Making Connections

Although there are differences among units, most install pretty similarly. You'll want to check the unit's manual and "read me" files, but the general procedure involves two main tasks: getting the computer to recognize the control surface, then telling the software to use it.

  1. Connect the computer to the control surface via the method it supports (MIDI in/out, USB, FireWire, etc.). If your unit supports more than one protocol, generally MIDI is the least preferred choice.

  2. Apply power to the control surface before powering up the computer.

  3. Upon booting, you will likely need to install drivers or other accessory software. As with any hardware device, drivers are updated frequently so check the control surface manufacturer's web site for an updated driver. Installation procedures vary from controller to controller, so pay careful attention to any instructions regarding installation.

  4. After installing drivers and re-starting the computer, in most cases you're ready to add the control surface to your software. However, with USB or FireWire, it may be necessary to unplug and re-plug the connection while the computer is on for the control surface to be recognized.

  5. Open you DAW of choice. There will likely be some menu option for specifying a hardware control surface. This is a situation where you really want to look at the DAW's online help to see if there is any specific information regarding the control hardware you plan to use.

  6. You'll have to make sure the program you're using recognizes the ports into which the controller is plugged. If MIDI, make sure MIDI is enabled as an input. If USB, there will be virtual ports that you will be able to choose when setting up the host to accept the controller.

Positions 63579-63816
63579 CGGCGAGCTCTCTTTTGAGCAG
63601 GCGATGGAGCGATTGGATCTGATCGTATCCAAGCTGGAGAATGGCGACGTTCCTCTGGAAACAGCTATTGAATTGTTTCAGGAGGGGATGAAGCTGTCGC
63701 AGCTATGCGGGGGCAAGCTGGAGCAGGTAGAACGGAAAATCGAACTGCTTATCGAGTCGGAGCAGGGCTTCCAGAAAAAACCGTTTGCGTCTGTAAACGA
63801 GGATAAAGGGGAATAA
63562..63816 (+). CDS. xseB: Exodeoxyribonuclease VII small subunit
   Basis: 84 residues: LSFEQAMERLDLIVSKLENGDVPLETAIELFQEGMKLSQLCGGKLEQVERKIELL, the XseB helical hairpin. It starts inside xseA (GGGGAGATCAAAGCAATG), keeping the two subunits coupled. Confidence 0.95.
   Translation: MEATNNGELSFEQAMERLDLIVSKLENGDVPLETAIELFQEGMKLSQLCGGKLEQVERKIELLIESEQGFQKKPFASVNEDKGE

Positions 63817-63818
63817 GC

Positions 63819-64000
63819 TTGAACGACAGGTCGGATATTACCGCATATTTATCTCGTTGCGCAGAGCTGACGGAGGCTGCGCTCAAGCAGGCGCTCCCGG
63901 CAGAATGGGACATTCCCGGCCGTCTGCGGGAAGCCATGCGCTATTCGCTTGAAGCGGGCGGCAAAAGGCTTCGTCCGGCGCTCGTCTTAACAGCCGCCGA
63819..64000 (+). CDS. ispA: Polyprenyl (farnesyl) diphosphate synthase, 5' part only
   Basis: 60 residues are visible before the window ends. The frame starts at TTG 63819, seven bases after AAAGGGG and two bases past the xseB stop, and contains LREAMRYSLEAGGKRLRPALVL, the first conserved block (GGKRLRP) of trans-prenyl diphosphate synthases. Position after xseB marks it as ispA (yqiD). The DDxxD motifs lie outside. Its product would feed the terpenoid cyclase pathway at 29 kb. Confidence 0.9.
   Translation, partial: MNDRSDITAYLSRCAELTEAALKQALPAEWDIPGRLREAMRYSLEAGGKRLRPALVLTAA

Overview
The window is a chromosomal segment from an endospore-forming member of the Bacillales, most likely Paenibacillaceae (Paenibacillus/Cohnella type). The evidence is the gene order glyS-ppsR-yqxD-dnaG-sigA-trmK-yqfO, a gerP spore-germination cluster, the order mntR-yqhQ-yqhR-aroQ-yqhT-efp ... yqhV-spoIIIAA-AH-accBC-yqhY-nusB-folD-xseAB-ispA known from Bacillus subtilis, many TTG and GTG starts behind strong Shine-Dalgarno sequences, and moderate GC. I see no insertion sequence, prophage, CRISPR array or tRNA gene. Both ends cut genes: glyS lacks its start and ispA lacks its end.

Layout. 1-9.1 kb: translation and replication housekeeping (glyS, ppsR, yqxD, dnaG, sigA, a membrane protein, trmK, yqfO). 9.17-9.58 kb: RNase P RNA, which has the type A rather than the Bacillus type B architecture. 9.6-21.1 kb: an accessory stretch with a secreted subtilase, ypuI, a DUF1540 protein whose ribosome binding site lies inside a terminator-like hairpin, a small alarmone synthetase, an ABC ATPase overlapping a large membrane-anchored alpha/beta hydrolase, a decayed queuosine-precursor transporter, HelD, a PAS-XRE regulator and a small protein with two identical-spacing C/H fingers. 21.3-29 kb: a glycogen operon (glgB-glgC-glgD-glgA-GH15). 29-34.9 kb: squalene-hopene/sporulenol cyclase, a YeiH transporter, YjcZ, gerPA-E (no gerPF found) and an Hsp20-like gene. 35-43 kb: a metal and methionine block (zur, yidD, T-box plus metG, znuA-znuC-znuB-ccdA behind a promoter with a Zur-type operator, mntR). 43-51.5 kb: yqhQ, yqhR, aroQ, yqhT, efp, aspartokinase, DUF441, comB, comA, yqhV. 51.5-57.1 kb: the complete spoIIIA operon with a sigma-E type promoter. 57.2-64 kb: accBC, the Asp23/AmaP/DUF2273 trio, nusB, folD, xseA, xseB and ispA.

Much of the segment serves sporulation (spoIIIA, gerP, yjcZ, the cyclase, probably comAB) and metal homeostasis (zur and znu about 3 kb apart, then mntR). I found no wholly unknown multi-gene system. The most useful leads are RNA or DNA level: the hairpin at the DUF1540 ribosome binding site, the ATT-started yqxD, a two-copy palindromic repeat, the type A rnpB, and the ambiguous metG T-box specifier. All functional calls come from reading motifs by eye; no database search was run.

7. Finally, there may be an additional operation inside your host, such as choosing the controller you plan to use from a list of controllers.

At this point, your controller's faders should mirror the settings of the onscreen faders. If not, there is a connection or driver problem, or perhaps some aspect of using a control surface is not enabled in the host.

If there's any sort of toolbar, menu item, or icon that corresponds to your controller, it may offer further options -- such as operating tips, the ability to switch "pages" on the controller, etc.

Fader Away

If you've read this far, you're obviously into the concept of control surfaces. So here's the most important thing you need to know:

Control surfaces have a learning curve.

Yes, they're physical devices, and you need to develop physical dexterity to "play" them correctly. This involves knowing where the controls are, and what parameters they affect (most control surfaces use bank-switching, so a limited number of faders can do the job of many).

A control surface becomes beneficial only when using it is second nature -- and it can take weeks for that to happen. But overall, the learning process is well worth it.